Your results can share all sorts of useful info like screenshots, HARs, and logs. Great for rapid debugging.
All the information from the runs is recorded into CloudWatch Synthetics and then compared for thresholds and alerting, as well as be applied against X-Ray to understand the client experience vs. your canary. You can even leverage X-Ray Analytics to identify gaps in canary coverage.
CloudWatch Synthetics is available is us-east-1, us-east-2, and eu-west-1 with pricing at $0.0012 per canary run in us regions and $0.0014 in the EU. Presumably, you must also pay the lambda execution cost (this is not detailed in the CloudWatch pricing page or docs).
AWS Amplify is becoming one of my personal favorite “services” in AWS. Scare quotes here because it’s a collection of services, SDKs and a CLI. All of which aim to make building modern, cloud-native web and mobile apps straight forward.
There are a few big things to know about in the Amplify Ecosystem.
A “netlify” type experience with built-in CI/CD for you frontend (and backend) applications. It does some really neat stuff, especially around instant cache invalidation.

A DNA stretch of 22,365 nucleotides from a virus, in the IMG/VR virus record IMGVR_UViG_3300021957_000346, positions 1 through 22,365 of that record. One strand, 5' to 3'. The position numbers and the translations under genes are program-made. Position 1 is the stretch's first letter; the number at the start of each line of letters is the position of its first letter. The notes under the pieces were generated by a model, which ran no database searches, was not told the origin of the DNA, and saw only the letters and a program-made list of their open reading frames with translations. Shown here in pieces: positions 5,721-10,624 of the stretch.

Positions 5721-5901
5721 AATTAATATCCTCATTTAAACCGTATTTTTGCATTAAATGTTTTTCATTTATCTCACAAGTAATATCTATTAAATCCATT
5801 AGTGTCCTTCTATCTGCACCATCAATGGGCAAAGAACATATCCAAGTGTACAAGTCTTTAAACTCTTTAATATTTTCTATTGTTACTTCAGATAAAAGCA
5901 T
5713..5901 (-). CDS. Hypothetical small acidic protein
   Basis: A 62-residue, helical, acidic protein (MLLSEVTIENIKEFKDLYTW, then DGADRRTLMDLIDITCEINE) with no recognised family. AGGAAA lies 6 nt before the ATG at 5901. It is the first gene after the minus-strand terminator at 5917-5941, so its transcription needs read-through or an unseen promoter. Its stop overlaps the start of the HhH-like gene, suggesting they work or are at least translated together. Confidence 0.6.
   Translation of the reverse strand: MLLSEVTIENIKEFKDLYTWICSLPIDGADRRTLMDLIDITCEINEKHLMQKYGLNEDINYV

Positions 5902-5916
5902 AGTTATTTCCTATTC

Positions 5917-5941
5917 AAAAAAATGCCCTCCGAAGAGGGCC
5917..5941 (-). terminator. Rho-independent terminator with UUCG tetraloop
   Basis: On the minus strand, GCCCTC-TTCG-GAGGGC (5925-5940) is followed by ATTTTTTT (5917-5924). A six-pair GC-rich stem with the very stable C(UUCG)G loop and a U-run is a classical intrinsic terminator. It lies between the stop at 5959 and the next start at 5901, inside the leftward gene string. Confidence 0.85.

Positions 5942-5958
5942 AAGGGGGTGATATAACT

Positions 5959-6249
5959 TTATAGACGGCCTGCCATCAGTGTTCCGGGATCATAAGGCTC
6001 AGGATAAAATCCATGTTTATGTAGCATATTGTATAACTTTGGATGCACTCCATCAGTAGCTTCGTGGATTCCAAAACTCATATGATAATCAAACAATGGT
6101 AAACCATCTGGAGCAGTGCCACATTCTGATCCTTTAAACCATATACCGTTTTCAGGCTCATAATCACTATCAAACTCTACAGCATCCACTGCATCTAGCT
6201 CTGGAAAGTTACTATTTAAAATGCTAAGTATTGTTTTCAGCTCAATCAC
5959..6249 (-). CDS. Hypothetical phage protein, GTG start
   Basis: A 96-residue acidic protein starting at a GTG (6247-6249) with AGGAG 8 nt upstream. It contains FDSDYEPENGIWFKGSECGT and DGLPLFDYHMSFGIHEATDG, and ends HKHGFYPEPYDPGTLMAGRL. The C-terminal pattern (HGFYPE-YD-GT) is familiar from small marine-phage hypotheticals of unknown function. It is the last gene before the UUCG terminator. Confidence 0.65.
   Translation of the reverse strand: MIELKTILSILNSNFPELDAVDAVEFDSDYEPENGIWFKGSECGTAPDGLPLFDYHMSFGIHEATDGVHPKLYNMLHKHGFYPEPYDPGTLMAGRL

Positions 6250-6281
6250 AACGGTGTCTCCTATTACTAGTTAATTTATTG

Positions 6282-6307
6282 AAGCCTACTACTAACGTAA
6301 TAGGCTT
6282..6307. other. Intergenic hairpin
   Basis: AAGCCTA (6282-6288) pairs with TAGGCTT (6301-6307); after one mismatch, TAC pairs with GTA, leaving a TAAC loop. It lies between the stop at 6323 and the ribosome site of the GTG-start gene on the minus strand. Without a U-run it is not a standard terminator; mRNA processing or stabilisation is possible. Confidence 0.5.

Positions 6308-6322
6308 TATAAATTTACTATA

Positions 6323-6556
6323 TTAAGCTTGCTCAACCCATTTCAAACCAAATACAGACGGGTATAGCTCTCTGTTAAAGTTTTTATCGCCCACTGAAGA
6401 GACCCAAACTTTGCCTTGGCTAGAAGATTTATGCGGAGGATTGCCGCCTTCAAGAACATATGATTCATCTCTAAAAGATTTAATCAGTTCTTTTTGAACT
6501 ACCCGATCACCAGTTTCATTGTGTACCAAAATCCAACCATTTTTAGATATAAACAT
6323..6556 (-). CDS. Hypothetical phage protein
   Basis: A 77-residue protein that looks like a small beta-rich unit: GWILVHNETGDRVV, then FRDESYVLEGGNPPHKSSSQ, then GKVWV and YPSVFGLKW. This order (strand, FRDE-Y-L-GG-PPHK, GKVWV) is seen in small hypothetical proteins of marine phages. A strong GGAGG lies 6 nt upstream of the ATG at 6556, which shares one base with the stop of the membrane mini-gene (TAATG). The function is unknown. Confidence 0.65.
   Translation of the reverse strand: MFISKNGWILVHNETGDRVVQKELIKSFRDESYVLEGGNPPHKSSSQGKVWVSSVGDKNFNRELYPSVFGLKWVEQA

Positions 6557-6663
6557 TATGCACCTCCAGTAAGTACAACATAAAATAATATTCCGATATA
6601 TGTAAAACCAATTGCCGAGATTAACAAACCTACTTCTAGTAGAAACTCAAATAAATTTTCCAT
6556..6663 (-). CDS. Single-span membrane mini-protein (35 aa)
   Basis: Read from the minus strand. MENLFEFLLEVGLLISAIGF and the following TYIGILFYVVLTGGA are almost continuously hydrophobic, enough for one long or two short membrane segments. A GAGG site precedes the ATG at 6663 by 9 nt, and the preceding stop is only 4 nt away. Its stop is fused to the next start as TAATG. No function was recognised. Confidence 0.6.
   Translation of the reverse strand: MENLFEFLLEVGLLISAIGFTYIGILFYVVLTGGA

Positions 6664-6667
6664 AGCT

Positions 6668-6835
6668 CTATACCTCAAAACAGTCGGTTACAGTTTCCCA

Gives developers a rich command-line experience for building and managing mobile and web apps. It integrates directly into Amplify Console, providing a cohesive end to end experience.
Also, the Amplify CLI provides rapid ways to generate AppSync based GraphQL APIs via the GraphQL Transforms.
In short, a suite of SDKs for various targets (web, React, iOS, and Android) to simplify interacting with AWS services (like AppSync and S3), as well as providing some great out of the box authorization UIs.
What’s new? A bigger, better team experience
Some of the tremendous new developer experience stuff recently introduced involves making it easier for teams to work on branches of the frontend application, while iterating against existing versions of the backend. How often do developers just need to add or tweak frontend capabilities (change the UI around a bit, a different button color here, bold that text there.)? With Amplify Console / CLI, they can point to the existing dev backend and iterate away. Are they iterating on a much bigger feature? Create a whole new backend environment, iterate away on your GraphQL API or business logic without getting in the way of everyone else expecting a semi-working dev.
Save a bit of money and time when you can, flexibility for independence when you need it!